Jarvis returns school library book...30 years late

JARVMI'''Pictured at City School Sheffield, is Sheffield's own Jarvis Cocker
JARVMI'''Pictured at City School Sheffield, is Sheffield's own Jarvis Cocker

JARVIS Cocker remembered the first time as he returned to his old Sheffield school.

The Pulp frontman recalled forming a band, his first songs and his first ever appearance on stage more than 30 years ago as he addressed pupils at City School in Stradbroke.

Jarvis, who grew up in Intake, was back at the secondary to help launch his collection of song lyrics, Mother, Brother, Lover – but he had another book with him.

“I’m bringing back a book I never returned to the school library all those years ago – Nine Modern Poets. I suppose I’ll get rare done,” he said.

In an hour-long presentation, the excitement of the performer’s teenage years was captured in home movies, photos and lyrics.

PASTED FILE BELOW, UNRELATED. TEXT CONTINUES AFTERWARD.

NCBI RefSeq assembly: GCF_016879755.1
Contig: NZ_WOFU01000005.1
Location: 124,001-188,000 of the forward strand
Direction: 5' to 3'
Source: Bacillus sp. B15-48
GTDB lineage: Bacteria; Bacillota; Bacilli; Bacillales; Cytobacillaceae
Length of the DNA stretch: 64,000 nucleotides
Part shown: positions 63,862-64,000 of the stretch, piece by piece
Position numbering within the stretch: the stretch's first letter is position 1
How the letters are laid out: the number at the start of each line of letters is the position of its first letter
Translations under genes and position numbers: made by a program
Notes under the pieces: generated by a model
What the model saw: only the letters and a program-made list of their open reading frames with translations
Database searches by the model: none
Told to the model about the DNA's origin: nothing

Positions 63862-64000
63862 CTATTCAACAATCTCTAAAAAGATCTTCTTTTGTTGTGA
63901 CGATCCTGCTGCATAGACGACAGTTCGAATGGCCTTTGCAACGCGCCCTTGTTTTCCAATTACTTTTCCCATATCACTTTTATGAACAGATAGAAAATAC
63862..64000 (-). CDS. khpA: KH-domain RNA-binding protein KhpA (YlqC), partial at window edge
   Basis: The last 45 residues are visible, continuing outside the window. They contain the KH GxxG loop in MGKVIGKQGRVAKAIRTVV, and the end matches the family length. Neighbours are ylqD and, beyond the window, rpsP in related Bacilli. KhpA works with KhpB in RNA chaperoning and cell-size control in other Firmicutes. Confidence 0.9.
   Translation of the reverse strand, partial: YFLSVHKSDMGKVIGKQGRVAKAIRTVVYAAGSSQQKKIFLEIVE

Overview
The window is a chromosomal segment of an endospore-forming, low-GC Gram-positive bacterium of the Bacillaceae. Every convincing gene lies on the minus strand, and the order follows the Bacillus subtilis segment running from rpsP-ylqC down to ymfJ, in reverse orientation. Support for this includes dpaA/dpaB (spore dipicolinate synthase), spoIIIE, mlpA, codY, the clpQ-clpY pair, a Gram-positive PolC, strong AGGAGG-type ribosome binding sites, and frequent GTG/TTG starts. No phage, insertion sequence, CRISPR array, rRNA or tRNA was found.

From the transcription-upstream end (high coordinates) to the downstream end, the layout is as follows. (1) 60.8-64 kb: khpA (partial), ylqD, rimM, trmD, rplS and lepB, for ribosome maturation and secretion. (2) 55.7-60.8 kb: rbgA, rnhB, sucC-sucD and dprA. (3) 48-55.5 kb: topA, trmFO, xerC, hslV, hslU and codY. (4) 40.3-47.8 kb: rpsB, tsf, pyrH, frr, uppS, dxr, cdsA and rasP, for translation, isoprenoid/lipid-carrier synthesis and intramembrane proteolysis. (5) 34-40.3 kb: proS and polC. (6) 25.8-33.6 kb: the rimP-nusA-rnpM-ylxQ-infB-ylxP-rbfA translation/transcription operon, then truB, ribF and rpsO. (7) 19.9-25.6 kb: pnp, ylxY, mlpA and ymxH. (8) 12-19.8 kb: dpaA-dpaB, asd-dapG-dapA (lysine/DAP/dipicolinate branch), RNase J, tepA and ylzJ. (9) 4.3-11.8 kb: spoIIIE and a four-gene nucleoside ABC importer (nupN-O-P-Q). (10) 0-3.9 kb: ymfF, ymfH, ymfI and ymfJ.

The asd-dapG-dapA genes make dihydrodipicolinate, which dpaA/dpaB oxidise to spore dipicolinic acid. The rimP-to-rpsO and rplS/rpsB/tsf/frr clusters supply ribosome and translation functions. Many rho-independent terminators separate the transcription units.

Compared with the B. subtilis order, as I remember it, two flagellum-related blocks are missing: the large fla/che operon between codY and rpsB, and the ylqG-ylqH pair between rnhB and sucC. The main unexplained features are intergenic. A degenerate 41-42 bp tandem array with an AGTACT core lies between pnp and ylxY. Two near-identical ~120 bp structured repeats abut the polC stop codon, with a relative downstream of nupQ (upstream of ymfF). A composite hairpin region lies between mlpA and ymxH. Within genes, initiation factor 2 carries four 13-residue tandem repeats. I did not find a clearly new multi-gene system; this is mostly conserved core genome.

Long-forgotten efforts Shakespeare Rock and Life Is A Circle were unearthed, with a full acoustic version of Pulp’s breakthrough number, Babies.

“It was this school hall that saw the first performance of Pulp in March 1980,” he said. “The tickets costing 20p promised 30 minutes of live Pulp, which was pretty good value really.”

Jarvis added: “It was only when I moved away to London years later that I realised the normal things I’d experienced in Sheffield weren’t actually normal at all – they were interesting and I wanted to write about them because I was scared of forgetting where I’d come from.”

He said he had taken a slow route to suc-cess which took 15 years to bear fruit.

“I suppose you could call it the J Factor rather than the X Factor. The J Factor is rather slow, but it can be nice to take the scenic route then get there in the end.”

Head of English Martin Greenough said the visit had been arranged with the help of Michael Jarvis, who had taught Jarvis maths and was still at the school.

“Jarvis said he wanted to come back to school to retrace his steps and see where his book had come from.

“Apart from the assembly he also spent an hour working with some of our music students.

“Not everyone had heard of him, though I’m sure their parents have. But his message was that you can be quirky, you can go your own way and the kids loved that.”